20th November, 1995

Hello from Expedition Ice-Bound's Southern Leisure Resort. I am starting to forget what happens to Gadget Hut and my own feelings, during a severe blizzard. It has been so long since our last - "touch wood". The weather continues to be basically mild with temperatures at night around -10 degrees Celsius and during the clay -2 degrees Celsius, with 20 hours of sunshine most days. Don actually fell asleep on the rocks last Sunday and I did a little bit of sunbathing with my shirt off. It was so good to produce a little amount of my own vitamin D.

The ice and snow surrounding Mawson's Hut is starting to melt for the first time with Interesting artefacts appearing from their winter cover. Don is planning a photographic survey of Mawson's Hut within the next two weeks. Back in 1985 a group of "Project Blizzard" expedition members, visited Cape Denison for a few weeks during summer to carry out a comprehensive survey of Mawson's Hut and the surrounding area, including a very detailed photographic record of every timber plank on the Hut which has become very wind-worn and eroded. The patterns in the timber are quite impressive with the grains sitting up proud as if sand blasted.

We plan to repeat the photographic record of each plank this summer, 11 years after Project Blizzard. The two sets of photographs will be compared to determine the rate of deterioration and wind erosion during the past 11 years which should worry the various governmont departments who are responsible for the Hut. It will give them an indication of how long until the Hut completely blows away. Discussions have been under way since 1965 about conserving, preserving or restoring the Hut, but so far nothing has really happened. I think a lot of the artefacts are "junk" (rusting tins etc) and that the place needs a huge clean-up but we can't touch anything.

Adelie penguins continue to arrive each day, swelling the existing rookeries to overflowing. Three completely new rookeries are being developed by "penguin land speculators" here. They have created brand new little "suburbs". It starts off with just one pair of penguins, individuals who decide to settle in the country, away from the cities. Over time they are joined by others, creating a little country town. Don thinks that before long, these towns will expand right up to the existing cities as Cape Denison seems to attract and support a very healthy, ever-growing population of Adelies. We are mapping all rookeries on Cape Denison.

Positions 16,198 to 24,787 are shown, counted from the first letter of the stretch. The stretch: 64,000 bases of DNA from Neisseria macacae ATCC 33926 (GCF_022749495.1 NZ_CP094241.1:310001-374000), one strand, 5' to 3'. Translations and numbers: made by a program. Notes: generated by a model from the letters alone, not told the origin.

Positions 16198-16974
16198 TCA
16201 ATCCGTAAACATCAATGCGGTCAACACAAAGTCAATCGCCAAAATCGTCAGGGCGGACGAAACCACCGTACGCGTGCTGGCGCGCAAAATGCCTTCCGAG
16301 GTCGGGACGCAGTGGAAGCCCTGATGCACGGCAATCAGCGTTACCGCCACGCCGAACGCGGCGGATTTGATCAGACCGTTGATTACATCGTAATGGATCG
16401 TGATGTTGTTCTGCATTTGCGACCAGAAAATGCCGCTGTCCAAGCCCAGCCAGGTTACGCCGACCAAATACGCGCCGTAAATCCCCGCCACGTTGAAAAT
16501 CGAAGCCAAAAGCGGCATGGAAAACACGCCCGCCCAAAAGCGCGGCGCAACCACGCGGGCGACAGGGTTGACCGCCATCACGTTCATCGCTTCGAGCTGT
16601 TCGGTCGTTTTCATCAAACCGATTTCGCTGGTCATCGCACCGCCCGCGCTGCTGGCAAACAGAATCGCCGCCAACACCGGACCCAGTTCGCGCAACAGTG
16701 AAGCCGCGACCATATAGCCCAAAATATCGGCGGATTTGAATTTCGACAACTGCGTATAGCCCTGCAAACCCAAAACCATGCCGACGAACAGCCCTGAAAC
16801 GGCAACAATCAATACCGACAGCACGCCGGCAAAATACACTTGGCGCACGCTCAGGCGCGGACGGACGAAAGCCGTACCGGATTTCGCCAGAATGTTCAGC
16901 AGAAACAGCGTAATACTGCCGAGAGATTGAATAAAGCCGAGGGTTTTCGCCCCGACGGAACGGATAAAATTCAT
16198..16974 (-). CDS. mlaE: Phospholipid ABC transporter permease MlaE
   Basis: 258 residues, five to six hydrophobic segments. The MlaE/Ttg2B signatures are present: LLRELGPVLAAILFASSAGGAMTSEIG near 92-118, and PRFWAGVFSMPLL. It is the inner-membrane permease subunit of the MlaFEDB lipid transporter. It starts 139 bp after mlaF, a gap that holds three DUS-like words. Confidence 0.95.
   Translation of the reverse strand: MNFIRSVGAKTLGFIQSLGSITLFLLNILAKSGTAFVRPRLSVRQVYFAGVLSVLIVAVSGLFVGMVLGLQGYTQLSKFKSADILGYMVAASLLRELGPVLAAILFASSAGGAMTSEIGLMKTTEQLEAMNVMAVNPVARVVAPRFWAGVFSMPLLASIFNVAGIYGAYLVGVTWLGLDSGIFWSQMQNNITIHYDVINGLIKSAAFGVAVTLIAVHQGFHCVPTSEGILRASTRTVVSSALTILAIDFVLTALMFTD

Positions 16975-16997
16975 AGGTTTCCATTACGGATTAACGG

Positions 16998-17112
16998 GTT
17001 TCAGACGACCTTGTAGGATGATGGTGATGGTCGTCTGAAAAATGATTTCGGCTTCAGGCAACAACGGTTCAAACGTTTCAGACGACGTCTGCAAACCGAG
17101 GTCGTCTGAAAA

Nest stealing seems to be the way some dominant males overcome the pressure of city life. We have watched a couple of "take-overs" which take place over a few hours or even days with vicious fights and considerable blood shed, as well as the loss of a few eggs. Yes that's right! Eggs1

Last Saturday afternoon, eggs started to appear from everywhere. They are slightly bigger than a duck egg and are a light greenish-blue colour with many "mums" having two eggs. Now it's a roster system for the two parents as they snuggle on top of the eggs to keep them warm. They have a little gap in their feathers between their legs with the eggs fit. Inside the gap is penguin skin so they can transfer their body heat to keep the growing embryos warm. During the many rookery fights, some eggs roll out of the nests to be collected by skuas or crushed by other penguins. Either way, they freeze very quickly, which is probably why nature gives many couples two eggs, in case one is lost early.

We have discovered a "whitch doctor" in one rookery who has built his nest out of penguin bones and feet discarded by skuas after feeding. Another guy, we have named "Hoppy" because he has only one foot, but othenwise looks very fit and healthy. He even has a girlfriend so maybe we will see "little hoppies" later!

Don and I really enjoy watching all the penguin antics. We sit and watch them for hours each day.

Wedel seals are slowly crawling up on the ice for a snooze with four visiting Boat Harbour this week. The ice is heavily cracked there and slippery now. Guess what! Don fell over!! Gee I feel good when he falls over rather than me. There are no bruises but we now walk around carefully. Don thinks that the ice on Boat Harbour could all break up with the next big blizzard.

"Ave Maria" iceberg is still grounded about seven miles from here. It moves around a little, but it can't quite make it out to the ocean.